You don’t have to be a scientist to understand that it’s easier to flip a tire than lift it completely. But how much easier? While some will shrug off the question, inquiring minds want to know, so we had Brittney Saline link up with fitness experts and physicists to take a closer look at tire flipping, turnarounds in run courses, sled physics and fat bars. This is not the high science of a physics lab but rather a rough link between that lab and the guy who can’t figure out why he’s struggling to push a sled on a really hot day. Call it “gym science.” This is Part 2 of 4.
The tire flip: It’s classic backyard CrossFit.
Big, awkward and dirty, tires are all about one thing: moving heavy shit. And as impressive—or intimidating—as a tire three times your body weight might be, you’ve got physics on your side.
The hardest part is getting started: It’s you against inertia. You place your feet in a squat stance, about a foot between your toes and the tire. Dropping your hips, you wedge your fingers beneath the tire. But don’t think of the tire as weighing 550 lb.—with the floor supporting the tire as well, you need only lift half the weight.
Think of the tire as a lever. It’s a class 2 lever for all you nerds, where the end on the floor is the fulcrum, the weight being lifted—or the center of gravity—is smack in the middle of the tire, and the lifting force—you—is on the other end. While gravity pulls down on the tire from its center, you get its entire diameter as a lever.
“So the easy way to look at it (is) since you are pulling from twice the lever arm, you only have to lift half as much,” said Steve Schuh, a physics instructor at Ball State University and the Indiana Academy for Science, Mathematics and Humanities.
The amount of weight you actually lift decreases the higher you lift the tire, or as the angle between the tire and its upright position decreases (assuming you consider the prone tire’s starting point to be at a 90-degree angle in relation to true vertical). So how much weight are you actually lifting? In other words, how much force do you need to apply at any given point in the lift?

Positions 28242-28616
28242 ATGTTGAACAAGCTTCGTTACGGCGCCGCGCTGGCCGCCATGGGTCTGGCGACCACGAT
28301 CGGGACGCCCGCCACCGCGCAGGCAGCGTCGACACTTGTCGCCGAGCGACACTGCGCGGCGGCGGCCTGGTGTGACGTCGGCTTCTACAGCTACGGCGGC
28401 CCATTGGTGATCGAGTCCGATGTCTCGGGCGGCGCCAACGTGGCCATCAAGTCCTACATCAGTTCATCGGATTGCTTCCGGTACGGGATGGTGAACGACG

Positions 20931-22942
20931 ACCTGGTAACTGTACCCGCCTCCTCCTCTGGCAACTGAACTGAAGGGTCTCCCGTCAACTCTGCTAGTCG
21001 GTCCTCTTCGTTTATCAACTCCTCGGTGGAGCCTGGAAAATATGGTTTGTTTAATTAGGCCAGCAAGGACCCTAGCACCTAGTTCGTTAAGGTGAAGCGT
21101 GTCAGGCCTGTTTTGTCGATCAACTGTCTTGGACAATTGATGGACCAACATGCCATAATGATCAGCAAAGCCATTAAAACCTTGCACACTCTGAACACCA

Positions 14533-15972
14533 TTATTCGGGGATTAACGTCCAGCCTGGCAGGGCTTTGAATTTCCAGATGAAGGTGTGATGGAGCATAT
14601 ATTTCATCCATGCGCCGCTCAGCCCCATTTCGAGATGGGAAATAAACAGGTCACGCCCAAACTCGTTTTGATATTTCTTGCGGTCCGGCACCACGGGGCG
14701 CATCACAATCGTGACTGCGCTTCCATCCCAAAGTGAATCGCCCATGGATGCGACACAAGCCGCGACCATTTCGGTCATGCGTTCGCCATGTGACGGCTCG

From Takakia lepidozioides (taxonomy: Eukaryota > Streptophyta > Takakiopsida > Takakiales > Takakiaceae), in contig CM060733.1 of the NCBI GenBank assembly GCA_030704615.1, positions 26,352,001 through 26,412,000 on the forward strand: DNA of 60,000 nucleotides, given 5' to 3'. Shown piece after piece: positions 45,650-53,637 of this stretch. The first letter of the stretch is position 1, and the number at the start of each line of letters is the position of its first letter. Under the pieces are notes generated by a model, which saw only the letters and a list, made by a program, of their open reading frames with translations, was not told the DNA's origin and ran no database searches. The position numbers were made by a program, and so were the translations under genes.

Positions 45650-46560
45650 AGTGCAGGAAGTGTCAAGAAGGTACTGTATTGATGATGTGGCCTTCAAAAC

It’s all about torque. Torque is an effort to rotationally accelerate something, Schuh said. In this case, you’re trying to rotate the tire around the pivot point—the end still on the floor. You need to apply torque to lift the tire, while the weight of the tire itself needs torque to fight against you. Here’s how we calculate the force you need to lift it, assuming the tire weighs 550 lb. and is 1.5 meters (about 60 inches) in diameter. (Because the force you are applying is perpendicular to the weight, the angle in consideration is 90 degrees.)
- Torque = lifting force x lever arm x sin(θ)
- θ is the angle between the lifting force and lever arm.
- The tire’s torque is equal to its weight x 0.75 meters x sin(90°)
- Lifting force x 1.5 meters sin(θ) = 550 lb. x 0.75 meters x sin(90°)
- The sine terms cancel out because they both equal.
- Therefore, lifting force = 550 lb. x 0.75 meters/1.5 meters, which equals 275 lb. in this case, or 50 percent of the tire’s total weight.
As long as you keep applying perpendicular force as you lift the tire—think more offensive linemanthan deadlift—the angle of your applied force will remain 90 degrees. However, the law of gravity dictates that the weight of the tire continues to push downward, giving us a new formula as the tire rises (let’s assume the angle between the tire and true vertical is now 45 degrees).
- Lifting force x 1.5 meters x sin(90°) = 550 lb. x 0.75 meters x sin(45°)
- Therefore, lifting force = 194.4 lb., or about 35 percent of the tire’s total weight.
By the time the tire reaches true vertical, the tire’s torque is zero, and “you can practically spit on this thing and knock it over,” Schuh said.
Still find tires daunting? Let’s take a look at how much energy is actually required to flip that baby over (energy, measured in joules, is the capacity to do work, which is expressed as force multiplied by distance).
The force you apply moves the tire’s center of gravity from the ground—in reality, from a point in the very center of the tire, where the midpoint of the tire’s diameter meets the midpoint of the tire’s width. When you lift the tire, you transfer energy from yourself to the tire, and to calculate how much energy that is, we must find the tire’s new potential energy. Here’s the equation, courtesy of Ed Bacher, former physics instructor at Trinity-Pawling School in Pawling, New York, and The Lawrenceville School in Lawrenceville, New Jersey:
- Change in potential energy = mg (0.5 tire diameter – 0.5 tire width)
- m = the mass of the tire and g = the acceleration of gravity (9.8 meters/second²)
Our 550-lb. tire is about 249.5 kg, and let’s say it’s 0.6 meters (about 22 inches.) in width. Plug all that in and you get 1,100 joules, or about 0.26 calories. For most people, that’s less than a single pull on the ergometer.
Reference: “Tire Technique”
You can do all the math in the world, but whether you can flip that tire over depends largely upon your strength and technique. But if you’re a dedicated CrossFit athlete with a good coach, it’s likely you’ve done it before and will do it again even if you don’t appreciate the equations behind your labor.
“Humans instinctively understand physics,” Schuh maintained. “We just don’t instinctively understand the math.”
About the Author: Brittney Saline is a freelance writer contributing to the CrossFit Journal and the CrossFit Games website.